Vita4One BMW Takes FIA GT1 Zolder Qualifying Race

April 22, 2012 Updated: April 22, 2012
Michael Bartels and Yelmer Buurman brought their #18 Vita4One BMW Z4 GT3 home for the win in the FIA GT1 World Championship qualifying race at Zolder Saturday. (GTworld.com)
Michael Bartels and Yelmer Buurman brought their #18 Vita4One BMW Z4 GT3 home for the win in the FIA GT1 World Championship qualifying race at Zolder Saturday. (GTworld.com)

Vita4One BMW drivers Yelmer Buurman and Michael Bartels took their first win of the 2012 FIA GT 1 World Championship season at Zolder Saturday, edging out All-Inkl-Munnich-Motorsport’s Nicky Pastorelli and Thomas Jäger by less than six-hundredths of a second.

Yelmer Buurman didn’t have time to talk much after the race, as he was committed to drive in the next event. He took a few seconds to tell the GT1 reporter, “It was great; in the rain we were really quick then when it started drying we struggled a bit with the tires. Michael [Bartels] did a fantastic job so—P1!”

Michael Bartels said that there was some confusion with the scoring at the end.

“I was not sure in which position I was, in the last five laps; I saw P2, so I became a little nervous. I was a bit quicker than the car in front of me, Winkelhock, but the car behind, Jäger, was pushing quite hard.

“After the quite frustrating opening of the season, to have victory in the qualifying race is good it’s good to be back on the podium.”

The race started with a wet track, and started with controversy: Peter Kox in the  #25 Reiter Lamborghini edged past Oliver Jarvis’s Team WRT Audi at the start. Kox was given a drive-through on lap 15, giving the lead to the #33 WRT Audi of Oliver Jarvis—the car which won the first two races of the season.

The top five cars were lapping within four seconds of one another for the first half of the racewith Kox a couple seconds ahead and no space between 2–3–4. Buurman started fourth, lost a place to the Reiter Lamborghini of Thomas Enge and took it back on lap three, and spent the rest of his stint harassing Marc Basseng in the #38 All-Inkl Mercedes for third.

The track was dry enough by the time the pits opened for cars to switch to slick, yet somehow Team WRT sent out both cars on rain tires. Driver Oliver Jarvis called it the result of “a miscommunication—I called for slick tires but the radio didn’t work.”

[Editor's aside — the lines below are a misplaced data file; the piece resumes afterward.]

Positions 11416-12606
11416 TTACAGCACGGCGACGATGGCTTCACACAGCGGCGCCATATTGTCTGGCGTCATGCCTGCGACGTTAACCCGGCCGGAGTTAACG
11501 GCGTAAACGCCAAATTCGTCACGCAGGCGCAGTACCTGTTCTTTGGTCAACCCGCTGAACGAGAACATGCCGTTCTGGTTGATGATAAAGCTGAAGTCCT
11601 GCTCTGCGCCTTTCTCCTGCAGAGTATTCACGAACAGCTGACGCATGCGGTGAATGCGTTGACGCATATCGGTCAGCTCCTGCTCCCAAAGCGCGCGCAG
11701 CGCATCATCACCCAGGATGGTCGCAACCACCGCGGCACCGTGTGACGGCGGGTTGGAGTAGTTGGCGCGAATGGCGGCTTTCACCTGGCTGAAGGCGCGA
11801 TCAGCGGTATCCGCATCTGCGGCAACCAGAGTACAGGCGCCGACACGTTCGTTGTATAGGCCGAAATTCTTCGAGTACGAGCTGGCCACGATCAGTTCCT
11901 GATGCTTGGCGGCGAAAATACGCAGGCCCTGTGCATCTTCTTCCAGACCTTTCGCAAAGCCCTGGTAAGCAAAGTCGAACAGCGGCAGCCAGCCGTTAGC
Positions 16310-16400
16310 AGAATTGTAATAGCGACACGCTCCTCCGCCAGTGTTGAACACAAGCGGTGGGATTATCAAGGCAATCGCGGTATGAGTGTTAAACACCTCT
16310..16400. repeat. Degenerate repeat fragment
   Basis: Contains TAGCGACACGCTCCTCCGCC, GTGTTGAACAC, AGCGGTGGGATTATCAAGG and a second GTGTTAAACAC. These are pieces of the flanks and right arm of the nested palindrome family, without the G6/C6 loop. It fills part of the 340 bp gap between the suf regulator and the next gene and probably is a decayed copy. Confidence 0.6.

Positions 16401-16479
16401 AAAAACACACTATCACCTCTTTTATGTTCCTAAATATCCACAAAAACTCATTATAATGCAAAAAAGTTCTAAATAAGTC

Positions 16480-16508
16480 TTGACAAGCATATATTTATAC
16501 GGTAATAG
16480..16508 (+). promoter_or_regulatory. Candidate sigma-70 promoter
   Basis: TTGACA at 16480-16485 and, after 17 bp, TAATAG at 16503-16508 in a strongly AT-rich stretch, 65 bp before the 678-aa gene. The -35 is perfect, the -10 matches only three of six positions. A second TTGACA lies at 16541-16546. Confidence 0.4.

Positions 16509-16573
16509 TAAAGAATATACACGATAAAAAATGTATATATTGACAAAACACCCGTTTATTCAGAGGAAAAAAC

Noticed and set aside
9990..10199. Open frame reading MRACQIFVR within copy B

Many teams were having radio problems because of the weather and the trees lining the course, but even if one of the WRT drivers had been misunderstood to ask for rain tires, the crew could have watched what all the other teams did, and at least split strategy. Instead both cars had to repit after a couple of laps, ending their chances for another sweep.

The second half of the race was a battle between Mercedes and BMW, with Porsche lurking just behind. Marcus Winkelhock in the #38 All-Inkl Benz led Michael Bartels in the #18 BMW with Thomas Jäger catching him up from behind, while Matt Halladay in the #9 Exim Bank 911 chased all the leaders.

By lap 28 less than three seconds separated the top three, with the Porsche 18 seconds back and closing. Apparently Winkelhock had a softer set-up, suited to the wet starting conditions, but Jäger had a dry setup and was the faster of the two at the end; but Jäger couldn’t find a way past Bartels.

Peter Kox jumped the start and took the lead; he was only half a length ahead, but it was enough to cost him the race. His car was performing so well in the wet, he would have taken the lead without the few feet advantage. (GT1world.com)
Peter Kox jumped the start and took the lead; he was only half a length ahead, but it was enough to cost him the race. His car was performing so well in the wet, he would have taken the lead without the few feet advantage. (GT1world.com)

This fight lasted until lap 32, when Winkelhock’s throttle actuator broke and he had to pull to the side. This left Jäger fighting with Bartels for the lead. Behind them, Frédéric Makowiecki was finding his #1 McLaren liking the drying track; the Hexis driver had closed right up to the wing of Halladay’s Porsche.

The fight for third was as intense as the battle for the lead; in both cases the drivers had to be perfect through every corner. With the drivers concentrating so hard on defense, Nikolaus Mayr-Melnhof in the 317 Vita4One BMW had a chance to close on the McLaren/Porsche fight; these three crossed the finish line nearly as one.

Bartels managed to hold on by .0567 seconds to take the win for Vit4One BMW. The All-Inkl Mercedes had a healthy lead over the third-place Exim Porsche of Matt Halladay, who led the Hexis McLaren by .541 seconds. Makowiecki in the McLaren was only .343 ahead of Mayr-Melnhof in the second Vita4One car.

Ren Wei in the #8 Exim Bank Porsche smacked the wall on lap seven, tearing off the right rear fender.  Thomas Enge’s Lamborghini lost its gear selector on lap nine. Andreas Zuber stuffed the #6 Valmon-Team Russia Aston Martin into the tires on lap 18.

The real losers of the race were the teams which made fatal errors: Peter Kox, in the fastest car on the track, lost the race because he didn’t lift approaching the start-finish line when Oliver Jarvis in the WRT Audi, did. And WRT, which dominated the first round, inexplicably blew the call on tires and sent both cars out on rain tires.

Luckily, the loss of those very fast cars didn’t keep the race from being exciting right until the checkered flag.

The Championship race at Zolder will be streamed live on GT1world.com starting at 8:45 a.m. EDT.